— @NBCNews: “President Trump orders flags be flown at half-staff at the White House and all other public grounds and military posts in ‘solemn respect for the victims of the terrible act of violence perpetrated at The Tree of Life Synagogue in Pittsburgh’”.
SUNDAY BEST — STUNNING STAT: ANTI-DEFAMATION LEAGUE CEO JONATHAN GREENBLATT on ABC’S “THIS WEEK”: “What I can tell you is in 2016 we saw a 34 percent increase in acts of harassment, vandalism and violence against the Jewish community. But last year, a 57 percent increase, the single largest surge that we’ve ever seen in anti-Semitic acts in the United States.” ADL’s 2017 report
PITTSBURGH MAYOR BILL PEDUTO spoke with CHUCK TODD on NBC NEWS’ “MEET THE PRESS” about whether arming synagogues is the answer: PEDUTO: “I don’t think that the answer to this problem is solved by having our synagogues, mosques and churches filled with armed guards or our schools filled with armed guards.
“I think we’re dealing with an irrational person who acted irrationally. And trying to create laws around that is not the way that we should govern. We should try to stop irrational behavior from happening at the forefront. And not try to create laws around irrational behavior to continue.”
Good Sunday morning. The Red Sox are up 3-1 in the World Series after beating the LA Dodgers 9-6 last night. Game 5 is tonight at 8:15 p.m. in Los Angeles.
— PRESIDENT DONALD TRUMP’S TAKE — (@realDonaldTrump) at 11:46 p.m.: “Watching the Dodgers/Red Sox final innings. It is amazing how a manager takes out a pitcher who is loose & dominating through almost 7 innings, Rich Hill of Dodgers, and brings in nervous reliever(s) who get shellacked. 4 run lead gone. Managers do it all the time, big mistake!”
NEW CBS NEWS BATTLEGROUND POLL: Florida Democratic Sen. Bill Nelson and Rick Scott are tied 46-46 among likely voters … Arizona Democratic Senate candidate Kyrsten Sinema is up 47-44 over Republican Martha McSally … Indiana Republican Senate candidate Mike Braun leads Democratic Sen. Joe Donnelly 46-43. The full poll results
MORE SUNDAY BEST — CHRIS WALLACE spoke with DHS SECRETARY KIRSTJEN NIELSEN on FOX NEWS’ “FOX NEWS SUNDAY”: WALLACE: “I understand that in fact DHS officials had been in this synagogue recently?” NIELSEN: “Yes. As recently as March, we actually conducted a site visit there with our protective security advisor in the area. This is something we often do.”
WALLACE: “And what’s the advice, how to handle an active shooter? Somebody comes in to a service in a synagogue, what can you do?” NIELSEN: “We’ve trained over 900,000 officials throughout the country. We will continue to do that. In some cases, the advice is to shelter in place, to some is to orderly evacuate, depends on the circumstances but you should always listen to the individuals there in charge who will direct you.”
— ON WHETHER THERE WAS AN ACCOMPLICE IN THE MAIL BOMB CASE: NIELSEN: “The investigation is still underway. What I can assure you is if there are additional perpetrators, they will also be brought to justice.”
— JOHN DICKERSON talked with SEN. JAMES LANKFORD (R-OKLA.) on CBS’ “FACE THE NATION”: DICKERSON: “One of the things that the shooter in this horrible shooting apparently said, or was guided by, was this idea that this caravan coming from Central America was being supported by globalists, some people say George Soros’ name. President Trump has made that same case. Do you see any connection between the shooter motivated by that and the case the president has been making?”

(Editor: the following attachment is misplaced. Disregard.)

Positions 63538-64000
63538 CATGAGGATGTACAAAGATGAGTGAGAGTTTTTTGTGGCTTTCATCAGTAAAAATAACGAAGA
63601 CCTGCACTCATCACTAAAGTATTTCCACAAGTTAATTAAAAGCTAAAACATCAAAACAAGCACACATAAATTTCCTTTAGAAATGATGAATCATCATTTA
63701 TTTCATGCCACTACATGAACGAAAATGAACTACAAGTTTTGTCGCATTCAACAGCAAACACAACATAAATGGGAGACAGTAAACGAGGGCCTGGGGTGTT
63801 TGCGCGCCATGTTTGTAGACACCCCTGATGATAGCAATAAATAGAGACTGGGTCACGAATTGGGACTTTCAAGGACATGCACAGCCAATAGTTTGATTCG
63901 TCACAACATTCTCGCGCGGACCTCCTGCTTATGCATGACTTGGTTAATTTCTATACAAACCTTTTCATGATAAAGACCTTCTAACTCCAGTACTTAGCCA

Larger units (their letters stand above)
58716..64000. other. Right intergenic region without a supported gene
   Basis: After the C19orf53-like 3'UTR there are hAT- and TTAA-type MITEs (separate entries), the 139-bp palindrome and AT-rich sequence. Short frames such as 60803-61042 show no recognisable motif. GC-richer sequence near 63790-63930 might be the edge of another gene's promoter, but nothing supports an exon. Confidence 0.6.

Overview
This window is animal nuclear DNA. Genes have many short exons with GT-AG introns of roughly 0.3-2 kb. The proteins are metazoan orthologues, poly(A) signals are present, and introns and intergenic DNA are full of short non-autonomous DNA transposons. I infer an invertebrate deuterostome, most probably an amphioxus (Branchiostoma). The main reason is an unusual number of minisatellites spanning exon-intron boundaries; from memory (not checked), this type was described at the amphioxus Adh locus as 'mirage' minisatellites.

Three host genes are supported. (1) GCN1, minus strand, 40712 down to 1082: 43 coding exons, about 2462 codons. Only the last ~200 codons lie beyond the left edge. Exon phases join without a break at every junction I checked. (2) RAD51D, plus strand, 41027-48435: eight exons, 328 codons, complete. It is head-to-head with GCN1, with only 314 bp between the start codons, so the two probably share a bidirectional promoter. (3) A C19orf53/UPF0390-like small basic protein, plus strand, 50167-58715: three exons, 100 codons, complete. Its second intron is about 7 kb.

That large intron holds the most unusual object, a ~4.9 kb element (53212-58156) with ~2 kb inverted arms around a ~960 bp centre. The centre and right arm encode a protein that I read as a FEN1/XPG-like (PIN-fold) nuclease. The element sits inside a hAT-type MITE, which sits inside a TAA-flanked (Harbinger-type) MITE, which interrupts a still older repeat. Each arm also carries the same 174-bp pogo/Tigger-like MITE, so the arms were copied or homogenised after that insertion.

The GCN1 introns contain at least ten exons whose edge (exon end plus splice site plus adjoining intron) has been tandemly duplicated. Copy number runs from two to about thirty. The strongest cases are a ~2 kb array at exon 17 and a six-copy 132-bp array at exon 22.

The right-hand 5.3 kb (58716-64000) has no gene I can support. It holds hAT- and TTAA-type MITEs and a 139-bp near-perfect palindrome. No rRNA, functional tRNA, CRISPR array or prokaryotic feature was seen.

LANKFORD: “I don’t because this particular shooter also condemned President Trump, saying he was a globalist and that he was allowing some of this to happen. So I — I don’t see any connection where you would connect the president to this particular shooting, just like I wouldn’t see that connecting Democrats when a person walked up to a baseball game last year in Washington, D.C. and said, ‘Is this where the Republicans are practicing?’ and then open fired on them simply because they were Republicans.”
THE LATEST ON THE MAIL BOMBS — “Mail bomb suspect made numerous references on Facebook to Russian associates and echoed pro-Kremlin views,” by WaPo’s Craig Timberg and Tony Romm: “A Facebook account apparently belonging to the man charged with sending pipe bombs to prominent Democrats this week included references to Russian associates and propaganda links that echo Kremlin views on the Syrian civil war, alongside ramblings about soccer, women and U.S. politics. Cesar Sayoc, 56, a vocal supporter of President Trump who was arrested in Florida on Friday and charged with multiple federal crimes, apparently spoke of ‘my Russian brothers’ on several occasions on a Facebook page in 2015.
“The meaning of the references to Russians is not clear, nor is it clear how Sayoc came to view and share propaganda sympathetic to Russian actions in Syria. Facebook removed the account from public view after news spread of Sayoc’s arrest. But The Washington Post obtained hundreds of public posts from 2015 and 2016 from Columbia University social media researcher Jonathan Albright, who downloaded them Friday before Facebook removed the information.” WaPo
THE TRUMP ADMINISTRATION — NANCY COOK: “Trump Cabinet exodus likely after midterms”: “President Donald Trump could see up to six Cabinet officials depart in the weeks after next month’s midterm elections, according to interviews with a half-dozen current and former Trump officials and Republicans close to the White House.
“For a president who has already shed or shuffled up eight Cabinet officials, that would make for the highest turnover rate in recent history. It would also be a major disruption even by the standards of an ever-churning administration — possibly creating new confusion across departments and agencies and risking multiple bloody Senate confirmation fights.